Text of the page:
ACCORDING TO the political folklore of 1980, the money and energy expended by conservative political action committees (PACs) p roved decisive in the defeat of key Democratic Senate and House incumbents. Those Democrats who survived have already begun running scared for 1982 and 1984 races.

During the past half-decade, corporate-trade and conservative "idea" PACs have overshadowed the previously dominant labor PACs associated with the AFL-CIO and with independent unions. For that reason alone, a growing number of Democrats and independent liberals now have begun efforts to tilt the balanced of PAC power back toward the center-left. The argue essentially that, despite the nonpartisan fig leaf required of PACs by law, Republicans in 1980 feasted on the additional campaign rations provided by their PACs while Democrats fasted.

The early birds now organizing their personal PACs include all three major unannounced candidates for the 1984 Democratic nomination: Brown, Kennedy and Mondale. Supporters of the trio recognize the role played the PACs in mobilizing loyalists at an early stage not only for Ronald Reagan but also for his less successful competitors for the 1980 Republican nomination. Meanwhile, House Democrats, fearful of a Republican takeover in 1982, have rallied behind a new PAC called Independent Action, and George McGovern -- himself a victim of savage attacks by conservative PACs in 1980 -- has begun organizing another counterpart on the left called Americans for Common Sense.

Obviously, money remains a serious problem for the Democrats in future races. Even in 1979-80, as a recent story by Morton Mintz showed, three Republican campaign committees collected over $108.9 million compared with $18.7 million collected by their Democratic counterparts. In a tribute to the power of imcumbency, however, PACs contributed $2.4 million to the Democratic campaign committees and only $1.4 million to the Republican groups. Those percentages will undoubtedly be reversed by 1982.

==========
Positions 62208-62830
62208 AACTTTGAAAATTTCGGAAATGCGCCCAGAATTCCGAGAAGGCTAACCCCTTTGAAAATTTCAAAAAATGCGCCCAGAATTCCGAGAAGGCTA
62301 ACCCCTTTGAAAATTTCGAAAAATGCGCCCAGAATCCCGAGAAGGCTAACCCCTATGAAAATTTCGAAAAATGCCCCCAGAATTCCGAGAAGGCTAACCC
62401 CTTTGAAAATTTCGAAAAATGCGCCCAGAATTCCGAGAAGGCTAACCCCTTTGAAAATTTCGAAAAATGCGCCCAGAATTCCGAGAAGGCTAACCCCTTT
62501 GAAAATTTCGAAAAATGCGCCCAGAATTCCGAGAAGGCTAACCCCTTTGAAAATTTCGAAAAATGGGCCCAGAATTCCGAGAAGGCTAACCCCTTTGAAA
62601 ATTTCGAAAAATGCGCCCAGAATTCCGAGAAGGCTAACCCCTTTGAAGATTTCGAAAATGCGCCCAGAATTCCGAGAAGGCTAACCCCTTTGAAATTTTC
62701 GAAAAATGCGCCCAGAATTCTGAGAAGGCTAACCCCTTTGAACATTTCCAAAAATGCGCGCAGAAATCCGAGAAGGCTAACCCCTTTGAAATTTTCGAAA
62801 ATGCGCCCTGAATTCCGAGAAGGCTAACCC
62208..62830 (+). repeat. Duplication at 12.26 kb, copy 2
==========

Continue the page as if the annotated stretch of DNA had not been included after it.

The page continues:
By focusing public attention at this early stage in the next campaign on their efforts to capitalize -- in every sense -- on PAC fund-raising, the Democrats may have missed the mark, however. For one thing, the figures on official Republican fund-raising (which, when added to the Democratic national total, slightly exceeds the total PAC rake-in of $127.3 million) suggests a different view of 1980 from the hard-sell arguments offered by groups such as the National Conservative Political Action Committee.

The real lesson of 1980 may not be the importance of the PACs but, rather, the importance of the type of party renewal systematically undertaken by Bill Brock and his colleagues in the wake of Watergate: fund-raising, of course, but also careful candidate selection and a stress on identifying imaginative policies, many of which were then debated in a lively manner in the pages of the Republicans' journal, Common Sense. Despite the self-promotion of spokesmen for conservative PACs, subsequent studies of the 1980 election may demonstrate that the revival of partisan Republicanism -- plus Ronald Reagan -- proved more important in determining key House races than PAC money and vitriol.

First impressions die hard, however, and some Democrats seem more interested at this point in exploiting the instrument of the PACs than in bringing them under control through additional campaign reform legislation. The talk centers mainly on the new political technology that PAC money will presumably make more readily available to Democrats: computer banks, media and public opinion analysts, specialized polling and the like.

All this will be needed if the Democrats are to remain competitive in the 1980s, of course, but money alone did not defeat them in 1980. Nor will it resurrect them. No part that remains essentially barren of fresh ideas and programs will return to national power on the strength of the PACs. The new chairman of the national Democratic Party should begin by studying carefully the policies the Republicans followed in creating a structure for party revival during the mid-1970s. Otherwise, the mystique of the PACs will continue to spread, and undeservedly so.